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The only problem with this if you down vote another answer and leave a comment, and they downvote your answer simply out of spite. –  SilverlightFox Dec 17 '13 at 11:00
    
If you decide to answer you should not have a vote. Trust in the rest of community to vote correctly. –  maythesource.com Dec 30 '13 at 19:50
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I just ran some stats looking at people who downvote on competing answers:

  1. I looked at the ratio between downvoting the competition and total answers, so this gave me the top 500 who tend to downvote the competition

  2. Of this list only about 20 had a ratio higher than half, meaning only 20 people total on stackoverflow will downvote the competition on more than 50% of the questions they answer.

  3. Looking through the list of people who do this some patterns emerge:

    1. These people tend to answer crowded questions.
    2. These people in general seemed like experts in their fields
    3. These people seem to be participating in difficult tags (such as c++ or perl) which tend to attract a lot of wrong answers.

Overall looking at these people it appears the downvotes are helping float up good info. Which is why we allow downvoting in the first place.

As it stands I can not see any pattern of abuse in Stack Overflow and do not believe any changes need to be made to address competitive downvotes.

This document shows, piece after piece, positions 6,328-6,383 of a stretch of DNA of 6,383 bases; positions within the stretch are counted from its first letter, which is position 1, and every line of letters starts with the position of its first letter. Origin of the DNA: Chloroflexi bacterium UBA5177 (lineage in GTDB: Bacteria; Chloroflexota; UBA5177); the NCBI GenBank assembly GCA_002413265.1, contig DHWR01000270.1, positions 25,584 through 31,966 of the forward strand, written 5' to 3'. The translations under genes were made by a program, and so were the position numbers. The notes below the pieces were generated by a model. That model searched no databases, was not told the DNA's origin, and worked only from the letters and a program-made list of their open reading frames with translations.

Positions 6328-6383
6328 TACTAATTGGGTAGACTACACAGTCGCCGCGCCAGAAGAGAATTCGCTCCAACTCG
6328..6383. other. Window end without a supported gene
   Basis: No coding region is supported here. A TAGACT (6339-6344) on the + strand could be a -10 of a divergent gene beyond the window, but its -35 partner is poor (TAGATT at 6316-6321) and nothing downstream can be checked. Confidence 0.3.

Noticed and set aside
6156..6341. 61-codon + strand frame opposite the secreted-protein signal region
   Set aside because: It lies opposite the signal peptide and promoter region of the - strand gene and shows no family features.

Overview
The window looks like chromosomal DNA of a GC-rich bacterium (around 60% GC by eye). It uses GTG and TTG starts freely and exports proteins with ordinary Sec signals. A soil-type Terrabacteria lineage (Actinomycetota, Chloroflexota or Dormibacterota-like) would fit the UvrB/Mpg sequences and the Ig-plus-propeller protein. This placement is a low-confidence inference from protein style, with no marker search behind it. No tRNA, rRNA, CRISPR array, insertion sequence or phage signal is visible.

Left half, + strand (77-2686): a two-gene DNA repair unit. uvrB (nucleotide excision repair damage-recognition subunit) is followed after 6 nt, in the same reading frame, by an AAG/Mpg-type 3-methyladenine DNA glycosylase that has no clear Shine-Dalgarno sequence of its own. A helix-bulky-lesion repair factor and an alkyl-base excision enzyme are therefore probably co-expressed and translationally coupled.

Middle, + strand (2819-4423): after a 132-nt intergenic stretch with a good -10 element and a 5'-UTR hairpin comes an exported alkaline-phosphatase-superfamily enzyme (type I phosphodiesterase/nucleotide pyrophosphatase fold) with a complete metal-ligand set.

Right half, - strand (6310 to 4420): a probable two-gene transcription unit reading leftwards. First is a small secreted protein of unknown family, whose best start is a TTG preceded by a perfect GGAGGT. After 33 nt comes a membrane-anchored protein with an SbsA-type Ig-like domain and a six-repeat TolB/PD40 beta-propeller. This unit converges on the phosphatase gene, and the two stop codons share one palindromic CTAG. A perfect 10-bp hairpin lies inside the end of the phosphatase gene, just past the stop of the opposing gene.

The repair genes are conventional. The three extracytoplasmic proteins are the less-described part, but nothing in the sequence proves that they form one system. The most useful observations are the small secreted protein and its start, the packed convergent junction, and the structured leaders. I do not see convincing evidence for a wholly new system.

There are a large number of reasons I think this is not a problem

  1. Its self-correcting, meaning if somebody is misbehaving the community will correct it anyway.

  2. It is fully audited - so problem users are automatically picked up and we can ban accounts if needed (or reverse votes)

  3. Vote lock in really helps out as people can not hide their tracks.

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Vote lock-in prevents people from changing their votes for legitimate reasons, though. Helps with one problem while creating a new problem. If tactical voting isn't a serious problem, then why are votes locked in at all? –  endolith Aug 1 '11 at 1:58
    
Thanks for this answer. I've just read a few questions and many answers on this topic while increasingly wondering if there really was a problem or just an unjustified fear. Now we know. –  dystroy Dec 12 '12 at 8:47
    
Is there some public data or common knowledge regarding what are "difficult tags" ? –  dystroy Dec 12 '12 at 8:49
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It's pretty obvious that there's a "bandwagon effect", wherein people vote up answers that already have upvotes and ignore answers that already have downvotes, so it makes sense that dishonest people would manipulate this effect by using "tactical downvoting" to push themselves to the top of the list.

But if "tactical downvoting" is really a serious problem (and it doesn't sound like it is), locking-in votes is not a solution. In fact, it's a problem of its own.

There are many topics where common understanding is subtly wrong. (You know, the sorts of questions that people ask on sites like this.) The first answers will often be flawed by this common misunderstanding, and the first upvotes that pour in will also be wrong. Only after some discussion in the comments or after a more enlightened answer is posted do voters realize just how wrong that other answer is. But their votes are locked-in and can't be changed. The subtly-wrong answer now has lots of upvotes it doesn't deserve, continuing the cycle of misunderstanding as it misleads thousands of subsequent viewers.